DE HOOP NATURE RESERVE broke us in a bit. To three ridiculously delicious organic meals a day, much animated banter about everything from music to the redeeming potential of hemp plantations and, oddly, the perplexing ethical dilemma of whether or not to use your electric blanket on an eco-trip. I don’t have that dilemma – I carry a hot water bottle in winter. Though it’s the same fossil fuels burning to warm the water as the blanket, innit? #conundrum
The untold trip lay quiet before us while we sucked in the surroundings. The area’s serene vlei, icy air, swarming stars and martian sanddunes take one back in time to the cradle of civilisation that it is.
We didn’t find fossils but we found fairly chilled buck and dassies.
As you can see, it helped us get past the awkward camaraderie that comes with suddenly living alongside near-strangers 24/7.
We loved the dunes, the shore, our beds, the meals, the skies.
We loved less the bus and its cranky tunes. It got us into some neat industrial yoga postures, though, and otherwise impossible tummy twists (mine).
We wandered around with animals and, with a little help from the aforementioned ‘tuning in circle’ that was to become a mainstay along with our breakfasts, we got to talking about ourselves a bit. The topic was ‘why I chose this trip and what I hope to discover through it’. Everyone seemed to be looking for something, whether it was a new personal chapter, a different profession or the matches that were here a minute ago.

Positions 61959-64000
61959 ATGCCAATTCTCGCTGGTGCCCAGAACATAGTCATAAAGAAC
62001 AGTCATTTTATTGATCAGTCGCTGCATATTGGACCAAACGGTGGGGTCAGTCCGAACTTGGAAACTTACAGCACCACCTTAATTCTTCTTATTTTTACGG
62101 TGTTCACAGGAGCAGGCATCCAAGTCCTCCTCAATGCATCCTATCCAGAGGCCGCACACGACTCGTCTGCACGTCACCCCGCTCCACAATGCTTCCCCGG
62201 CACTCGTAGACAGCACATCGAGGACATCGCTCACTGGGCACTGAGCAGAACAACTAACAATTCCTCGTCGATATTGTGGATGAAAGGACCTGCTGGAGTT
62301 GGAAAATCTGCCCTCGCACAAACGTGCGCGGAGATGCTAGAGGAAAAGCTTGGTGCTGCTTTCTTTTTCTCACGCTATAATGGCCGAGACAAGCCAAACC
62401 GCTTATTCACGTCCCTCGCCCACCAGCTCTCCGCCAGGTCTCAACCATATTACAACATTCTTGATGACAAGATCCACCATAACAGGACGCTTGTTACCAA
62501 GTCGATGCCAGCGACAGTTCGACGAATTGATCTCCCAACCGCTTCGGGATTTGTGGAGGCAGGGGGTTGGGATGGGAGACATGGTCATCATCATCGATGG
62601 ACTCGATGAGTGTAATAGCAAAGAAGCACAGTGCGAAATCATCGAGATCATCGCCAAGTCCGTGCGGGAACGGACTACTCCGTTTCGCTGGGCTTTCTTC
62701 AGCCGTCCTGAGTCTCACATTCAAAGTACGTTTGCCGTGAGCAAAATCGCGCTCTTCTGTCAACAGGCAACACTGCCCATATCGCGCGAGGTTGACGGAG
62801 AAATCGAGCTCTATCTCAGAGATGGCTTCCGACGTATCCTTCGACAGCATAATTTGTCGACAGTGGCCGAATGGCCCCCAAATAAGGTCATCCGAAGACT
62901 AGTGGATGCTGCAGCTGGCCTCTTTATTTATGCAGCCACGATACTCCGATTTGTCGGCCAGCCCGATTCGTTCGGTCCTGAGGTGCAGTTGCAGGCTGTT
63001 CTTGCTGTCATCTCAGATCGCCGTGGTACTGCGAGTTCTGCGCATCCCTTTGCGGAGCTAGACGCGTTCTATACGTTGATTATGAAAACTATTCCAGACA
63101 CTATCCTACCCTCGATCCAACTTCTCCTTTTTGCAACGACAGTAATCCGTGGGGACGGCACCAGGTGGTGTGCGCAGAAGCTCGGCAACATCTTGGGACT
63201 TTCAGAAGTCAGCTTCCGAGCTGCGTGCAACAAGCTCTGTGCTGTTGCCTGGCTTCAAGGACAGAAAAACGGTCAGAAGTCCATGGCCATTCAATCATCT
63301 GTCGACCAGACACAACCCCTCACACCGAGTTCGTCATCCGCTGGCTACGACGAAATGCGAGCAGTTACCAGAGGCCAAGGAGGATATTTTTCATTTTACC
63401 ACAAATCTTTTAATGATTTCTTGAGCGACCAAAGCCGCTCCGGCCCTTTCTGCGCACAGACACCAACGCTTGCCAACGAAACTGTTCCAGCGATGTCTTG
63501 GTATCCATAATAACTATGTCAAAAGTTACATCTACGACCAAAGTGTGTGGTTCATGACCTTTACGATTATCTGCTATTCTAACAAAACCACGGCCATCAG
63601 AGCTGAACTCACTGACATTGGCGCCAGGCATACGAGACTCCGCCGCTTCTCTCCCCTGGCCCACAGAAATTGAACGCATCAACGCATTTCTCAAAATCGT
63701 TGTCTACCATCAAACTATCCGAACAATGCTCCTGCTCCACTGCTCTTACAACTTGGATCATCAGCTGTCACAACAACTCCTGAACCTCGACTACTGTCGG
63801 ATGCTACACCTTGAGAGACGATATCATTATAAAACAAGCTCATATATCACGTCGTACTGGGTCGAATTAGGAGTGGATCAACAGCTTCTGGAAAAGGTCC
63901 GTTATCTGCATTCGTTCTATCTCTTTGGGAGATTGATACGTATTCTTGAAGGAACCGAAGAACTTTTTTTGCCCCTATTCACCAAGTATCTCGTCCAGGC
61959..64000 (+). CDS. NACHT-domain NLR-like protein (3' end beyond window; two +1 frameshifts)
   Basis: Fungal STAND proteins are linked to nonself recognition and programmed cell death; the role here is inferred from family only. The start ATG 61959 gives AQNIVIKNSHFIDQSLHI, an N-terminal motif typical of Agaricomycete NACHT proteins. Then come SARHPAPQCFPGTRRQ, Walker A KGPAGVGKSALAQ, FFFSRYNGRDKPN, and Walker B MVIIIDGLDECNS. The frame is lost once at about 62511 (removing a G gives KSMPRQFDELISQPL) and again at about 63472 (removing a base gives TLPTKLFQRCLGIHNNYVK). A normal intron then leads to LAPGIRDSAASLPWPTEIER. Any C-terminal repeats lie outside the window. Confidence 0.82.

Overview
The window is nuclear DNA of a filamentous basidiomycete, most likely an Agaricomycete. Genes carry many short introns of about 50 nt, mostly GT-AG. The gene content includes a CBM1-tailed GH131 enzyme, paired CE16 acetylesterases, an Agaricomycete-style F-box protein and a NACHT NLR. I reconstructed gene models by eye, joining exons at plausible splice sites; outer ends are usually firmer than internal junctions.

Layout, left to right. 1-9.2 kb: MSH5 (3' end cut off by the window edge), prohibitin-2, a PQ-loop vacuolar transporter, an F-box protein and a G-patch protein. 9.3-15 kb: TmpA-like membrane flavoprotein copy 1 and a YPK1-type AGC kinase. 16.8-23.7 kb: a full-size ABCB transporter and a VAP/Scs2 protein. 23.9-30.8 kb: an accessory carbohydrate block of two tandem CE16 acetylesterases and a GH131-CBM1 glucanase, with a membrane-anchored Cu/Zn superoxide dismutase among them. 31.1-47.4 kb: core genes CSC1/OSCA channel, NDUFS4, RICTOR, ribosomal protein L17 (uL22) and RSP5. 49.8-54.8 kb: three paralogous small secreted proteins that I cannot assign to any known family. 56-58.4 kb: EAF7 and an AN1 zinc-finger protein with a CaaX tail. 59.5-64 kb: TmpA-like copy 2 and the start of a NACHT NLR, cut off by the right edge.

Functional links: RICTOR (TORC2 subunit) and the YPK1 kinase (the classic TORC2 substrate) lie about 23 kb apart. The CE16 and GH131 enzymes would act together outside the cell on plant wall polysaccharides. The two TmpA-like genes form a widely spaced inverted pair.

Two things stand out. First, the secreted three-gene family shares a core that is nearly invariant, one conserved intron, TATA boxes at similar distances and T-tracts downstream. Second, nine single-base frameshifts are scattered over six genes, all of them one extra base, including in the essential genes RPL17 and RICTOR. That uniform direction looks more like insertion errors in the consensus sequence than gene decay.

This made for a cuddle of very cooperative, compassionate people who are as interesting as they are interested in the world around them. Our daily dinner parties were alive with contemplations of worm wee and how best to pilfer dumpsters, and when we unabashedly discussed the origins of women giving birth lying down over a main course, we realised we had a definite case of table talk. It was to flavour the trip entire and didn’t stay seated, either. As random groups of travellers go, Bridging The Gap drew individuals full of optimism and respect who are more than willing to chip in and chill out with equal fervour.
Speaking of fervour, our vehicle seemed out to kill us. The changing screams and squeals from its axle were like something out of a B-grade horror film. I’ve travelled alone in Africa, India, Madagascar, Israel, Turkey and Europe in all manner of vehicles, and the reason I’ve done so without being raped or having a single accident is not only the grace of the gods but that I know when to put my foot down or to put foot and run. Sometimes your fears are your best friend and in certain contexts it’s worth risking being (seen as) ridiculous instead of, well, your life. Fix it or I’m leaving, I said. Turns out I wasn’t alone in my concerns and after a few days’ layover we were downwind of the damned thing, on the road in a much better beast of a bus, full of questions, and keen to put on our green belts and plant some trees. First we had to learn a little Italian.
(looking for the previous post?)